When he narrows his eyes and stares into the camera, there is something of Jose Mourhino about Jeremy Corbyn. “The Special One” of Labour’s left wing may be a bit older and have less of a confident swagger, but he has the tousled grey hair, the deep-set eyes and the craggy, unshaven look of the all-conquering Chelsea manager.
There the similarity may end, because Corbyn is not a natural born winner. It is true that he has lived much of his political life on the fringes of the Labour Party, the vocal champion of special interest groups like the Palestinian Solidarity Campaign, Amnesty International and the Campaign for Nuclear Disarmament.
He’s never played in the Premier League of politics, and the sense is that he rather enjoyed his position as something of a provocateur, a man who, when the occasion demanded, could act as Labour’s conscience, reminding his colleagues that this is the party that should look after the poor and the disadvantaged, not the rich and the privileged.
He’s “a romantic idiot who wants high taxes”, according to Labour peer Lord Sewel, although the opinion of a 69-year-old man wearing an orange brassiere while snorting coke off a prostitute’s bosom might be considered inadmissible.
Nevertheless, it’s true that Mr Corbyn is a romantic, and not just because the thrice-married MP seems to find it quite easy to fall in love. He’s a conviction politician, a man who has the rather old-fashioned notion that his ideals shouldn’t be compromised in the pursuit of power. And now he stands, almost accidentally, on the brink of the leadership of the Labour Party and people are suddenly asking: How the hell did that happen?
For the past few weeks, Labour stalwarts have been trying to discredit Mr Corbyn and his wild, left-wing views, like his wanting the railways to be renationalised or saying the wealthiest in society should pay higher taxes or campaigning against tuition fees. Tony Blair has warned that the election of Mr Corbyn as leader would be a gift to the Tories, while others have said that moving the party to the left would make it unelectable (they seem to have forgotten that there is recent evidence that Labour is pretty unelectable as it is).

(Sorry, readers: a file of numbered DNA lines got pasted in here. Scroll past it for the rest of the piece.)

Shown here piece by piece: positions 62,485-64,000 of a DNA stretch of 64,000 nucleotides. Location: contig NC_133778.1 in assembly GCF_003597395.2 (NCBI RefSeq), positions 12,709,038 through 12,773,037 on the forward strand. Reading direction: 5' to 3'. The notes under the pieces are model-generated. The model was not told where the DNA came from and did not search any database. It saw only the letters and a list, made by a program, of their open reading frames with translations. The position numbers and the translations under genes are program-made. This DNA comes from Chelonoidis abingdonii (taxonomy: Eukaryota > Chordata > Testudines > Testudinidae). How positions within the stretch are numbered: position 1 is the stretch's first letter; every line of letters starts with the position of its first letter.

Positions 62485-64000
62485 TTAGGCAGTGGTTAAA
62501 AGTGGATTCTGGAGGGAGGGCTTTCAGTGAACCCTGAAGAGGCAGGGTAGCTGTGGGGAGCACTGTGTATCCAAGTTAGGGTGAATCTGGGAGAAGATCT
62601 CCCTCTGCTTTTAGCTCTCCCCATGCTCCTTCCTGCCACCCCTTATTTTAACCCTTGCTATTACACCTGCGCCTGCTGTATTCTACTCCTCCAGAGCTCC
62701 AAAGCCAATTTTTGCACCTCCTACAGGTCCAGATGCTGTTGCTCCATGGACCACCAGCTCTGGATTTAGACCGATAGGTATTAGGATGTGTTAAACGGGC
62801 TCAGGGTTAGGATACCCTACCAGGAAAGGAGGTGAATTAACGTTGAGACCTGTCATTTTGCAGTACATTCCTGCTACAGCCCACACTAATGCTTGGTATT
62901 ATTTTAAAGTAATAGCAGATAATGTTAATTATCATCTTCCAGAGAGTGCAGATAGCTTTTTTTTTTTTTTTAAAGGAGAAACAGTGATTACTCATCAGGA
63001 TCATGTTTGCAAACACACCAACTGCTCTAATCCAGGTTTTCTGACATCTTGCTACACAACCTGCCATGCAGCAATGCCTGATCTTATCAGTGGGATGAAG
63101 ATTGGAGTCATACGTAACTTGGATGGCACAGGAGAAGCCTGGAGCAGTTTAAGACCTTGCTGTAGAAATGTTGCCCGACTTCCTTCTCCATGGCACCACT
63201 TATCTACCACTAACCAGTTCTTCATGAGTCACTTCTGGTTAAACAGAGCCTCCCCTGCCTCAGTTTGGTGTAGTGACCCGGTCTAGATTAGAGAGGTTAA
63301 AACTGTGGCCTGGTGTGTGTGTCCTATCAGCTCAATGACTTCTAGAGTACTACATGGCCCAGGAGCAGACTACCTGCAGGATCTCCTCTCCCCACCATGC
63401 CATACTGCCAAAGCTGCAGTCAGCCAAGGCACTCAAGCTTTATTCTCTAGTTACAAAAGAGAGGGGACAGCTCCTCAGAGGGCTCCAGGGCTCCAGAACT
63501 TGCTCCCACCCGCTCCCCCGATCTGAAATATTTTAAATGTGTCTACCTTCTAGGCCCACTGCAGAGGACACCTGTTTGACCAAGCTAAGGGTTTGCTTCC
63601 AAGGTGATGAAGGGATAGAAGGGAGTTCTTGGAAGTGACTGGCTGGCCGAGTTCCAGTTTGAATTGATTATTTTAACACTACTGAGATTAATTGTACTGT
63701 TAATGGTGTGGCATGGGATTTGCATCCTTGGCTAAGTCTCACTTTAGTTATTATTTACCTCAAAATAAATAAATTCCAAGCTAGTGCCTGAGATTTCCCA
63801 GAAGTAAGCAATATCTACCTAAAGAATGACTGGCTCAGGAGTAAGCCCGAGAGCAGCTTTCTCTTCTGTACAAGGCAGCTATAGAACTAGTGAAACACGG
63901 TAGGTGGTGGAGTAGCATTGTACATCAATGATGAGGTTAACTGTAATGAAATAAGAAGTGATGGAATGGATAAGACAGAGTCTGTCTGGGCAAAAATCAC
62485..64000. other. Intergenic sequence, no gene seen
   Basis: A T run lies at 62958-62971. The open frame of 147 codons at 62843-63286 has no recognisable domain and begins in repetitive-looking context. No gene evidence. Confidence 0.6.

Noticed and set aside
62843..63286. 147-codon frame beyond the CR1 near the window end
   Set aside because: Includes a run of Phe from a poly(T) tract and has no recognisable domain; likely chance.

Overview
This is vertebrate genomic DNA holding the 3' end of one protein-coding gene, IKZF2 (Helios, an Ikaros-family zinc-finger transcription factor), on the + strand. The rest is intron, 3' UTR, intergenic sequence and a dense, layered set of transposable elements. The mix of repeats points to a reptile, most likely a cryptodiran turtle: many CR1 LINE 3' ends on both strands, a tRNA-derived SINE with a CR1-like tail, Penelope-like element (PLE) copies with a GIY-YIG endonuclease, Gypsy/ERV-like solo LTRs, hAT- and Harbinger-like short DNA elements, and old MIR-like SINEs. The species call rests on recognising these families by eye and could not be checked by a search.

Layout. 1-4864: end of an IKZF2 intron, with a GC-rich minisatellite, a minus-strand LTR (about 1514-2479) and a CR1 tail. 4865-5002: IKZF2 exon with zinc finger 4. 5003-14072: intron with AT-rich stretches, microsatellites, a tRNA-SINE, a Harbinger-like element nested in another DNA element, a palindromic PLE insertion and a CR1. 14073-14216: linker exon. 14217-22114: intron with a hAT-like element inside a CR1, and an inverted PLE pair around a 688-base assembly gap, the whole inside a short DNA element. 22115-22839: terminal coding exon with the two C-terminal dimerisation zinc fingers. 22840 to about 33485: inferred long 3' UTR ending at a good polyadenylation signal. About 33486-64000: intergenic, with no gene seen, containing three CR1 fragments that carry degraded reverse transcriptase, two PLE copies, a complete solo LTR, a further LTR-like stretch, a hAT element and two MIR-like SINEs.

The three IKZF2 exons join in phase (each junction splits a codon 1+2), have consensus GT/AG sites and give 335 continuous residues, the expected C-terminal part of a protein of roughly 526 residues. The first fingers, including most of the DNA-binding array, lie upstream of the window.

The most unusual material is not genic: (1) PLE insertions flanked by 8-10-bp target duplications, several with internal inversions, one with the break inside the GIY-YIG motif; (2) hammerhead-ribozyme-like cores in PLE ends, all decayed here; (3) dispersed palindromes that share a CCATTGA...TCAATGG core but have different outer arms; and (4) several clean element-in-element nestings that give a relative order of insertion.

Now, however, a new narrative is getting traction. Jeremy Corbyn is ahead in the race because he believes in something, and is consistent in those beliefs. Andy Burnham, one of his rivals, has acknowledged this by saying that Labour “has become a purveyor of retail politics, trading in the devalued currency of policy gimmicks designed to grab a quick headline”. He added: “It is in this context that we need to judge the current leadership race and ask why Jeremy Corbyn is having such an impact.”
Mr Corbyn, like Nigel Farage, is unafraid to say the unpopular, and both are brave enough to eschew middle-ground politics because it’s not where their heart is. Tony Blair gives the game away somewhat when he talks about politics in terms of winning and losing. “Personally, I prefer winning,” Blair said.
The irony is that because Jeremy Corbyn is a principled man (a legendary paltry expenses claimer) and is true to his values and beliefs, he might – in this election, at least – end up being a winner, too.Reuse content